Category: Archive

Cruise O’Brien foresees Irish unity, resigns after fallout

February 16, 2011

By Staff Reporter

By Anne Cadwallader

BELFAST — Dr. Conor Cruise O’Brien has stunned supporters and critics alike this week. Twice.

Cruise O’Brien’s first bombshell dropped when part of his memoirs were published in the Sunday Independent newspaper. In the extract, he stated that unionists would have to a deal with Dublin and lift their objections to a united Ireland.

O’Brien said his argument, that unionists aspirations can best be served in a united Ireland, had been made public with the endorsement of his party leader, Bob McCartney of the UK Unionist Party.

McCartney, however, while agreeing with O’Brien’s analysis, said he was still a firm supporter of the union with Britain.

By Tuesday, Cruise O’Brien dropped his second bombshell, quitting the UKUP.

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O’Brien’s views on partition and union, which will be included in his memoirs to be published next month, were carried on two center pages of the Sunday Independent. He said unionists were faced with three alternatives as a result of a betrayal by the British government and their own weak leadership.

One was wholesale emigration to Scotland, the second was civil war. He said it would be a "mistake to believe that those who chose this option would be confined to the quasi-criminal, though such might provide a factor in a violent civil war."

Those who would engage in civil war, said O’Brien, might be those "whose previous civil record was of law-abiding industry but in whom the violation of their civil rights, as they perceived them, had provoked a mortal rage."

The third option, he said, was "a deal with constitutional nationalism to avert the British surrender of Northern Ireland to violent republicanism."

There may come a time, he said, when the RUC is radically reformed and Sinn Féin sits on the Executive, without IRA decommissioning, when unionists would be forced to seek the preservation of their rights within a united or federal Ireland.

If the union has become an instrument of coercion or oppression, he said, people might think "imprisonment might be worse than death."

Within the United Kingdom, wrote O’Brien, Ulster Protestants are about one million people in a society of more than 50 million and have little political clout.

In a united Ireland, with a total population of less than six million, the ex-unionists would be a formidable voting bloc, for whose support other political parties would compete.

"These ex-unionists would be in a much stronger position in defending their vital interests than they are now as despised hangers-on of a population which no longer wants them and whose government may progressively coerce them."

The Republic would have to guarantee in advance, he said, that the unionists would have exactly the same rights and privileges as they now enjoy in the United Kingdom.

He predicted that Sinn Féin would reject the deal. Fianna Fáil would be forced by popular demand to support it, the British government would fall on it with open arms, as would the nationalist parties.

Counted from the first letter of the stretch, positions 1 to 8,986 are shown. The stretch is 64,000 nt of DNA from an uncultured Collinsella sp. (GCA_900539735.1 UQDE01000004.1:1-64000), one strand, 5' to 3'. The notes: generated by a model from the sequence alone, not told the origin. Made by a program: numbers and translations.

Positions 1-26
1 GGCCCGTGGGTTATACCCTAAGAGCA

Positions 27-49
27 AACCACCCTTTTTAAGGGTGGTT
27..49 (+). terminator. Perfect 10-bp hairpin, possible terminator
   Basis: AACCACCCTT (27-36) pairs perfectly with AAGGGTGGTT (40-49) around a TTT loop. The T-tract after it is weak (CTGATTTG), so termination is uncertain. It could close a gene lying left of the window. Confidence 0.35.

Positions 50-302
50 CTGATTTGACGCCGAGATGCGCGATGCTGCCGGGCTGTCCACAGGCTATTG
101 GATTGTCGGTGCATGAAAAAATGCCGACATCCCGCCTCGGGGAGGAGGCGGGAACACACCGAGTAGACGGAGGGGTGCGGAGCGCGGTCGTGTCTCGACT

"Sinn Féin-IRA basically hate the Ulster unionists and will hate them even more when they become ex-unionists, accepted by other nationalists. Sinn Féin wants to impose such terms on the Ulster Unionists that will drive them from the island of Ireland and will reduce the remainder to cringing submission.

"To be robbed of that achievement at the last moment by a brilliant political breakthrough for the Protestants would be the bitterest blow Sinn Féin-IRA have sustained since the Treaty of 1921. Worse than that, by being robbed of their raison d’être, Sinn Féin could be put out of business for all time."

Republicans viewed O’Brien’s statement with a mixture of hilarity and interest. They rejected as "ludicrous" his conclusion that Sinn Féin would object to unionists seeking an accommodation with the rest of the people of Ireland. They also rejected his analysis that by joining the Republic, unionists would deal Sinn Féin a body blow. They supported his view, however, that unionists should follow this course of action in their own, and others’, interests.

The reaction to Cruise O’Brien’s latest take on the tangled relationship on the island of Ireland and between Ireland and Britain had hardly evaporated when the Dublin-based former Irish government minister resigned from the UKUP.

"I write to tender my resignation from the U K Unionist Party. I do so with deep regret, but have concluded that my resignation is required, both in the interests of the party, and of my own freedom as a writer," Cruise O’Brien wrote.

"I know that many members of the party appear to be genuinely dismayed by the trend of the section of my memoirs published in the Sunday Independent. This dismay is in part the result of misapprehension, but it is genuine. If I remain in the party it will be — indeed is being — exploited by the party’s enemies," he said.

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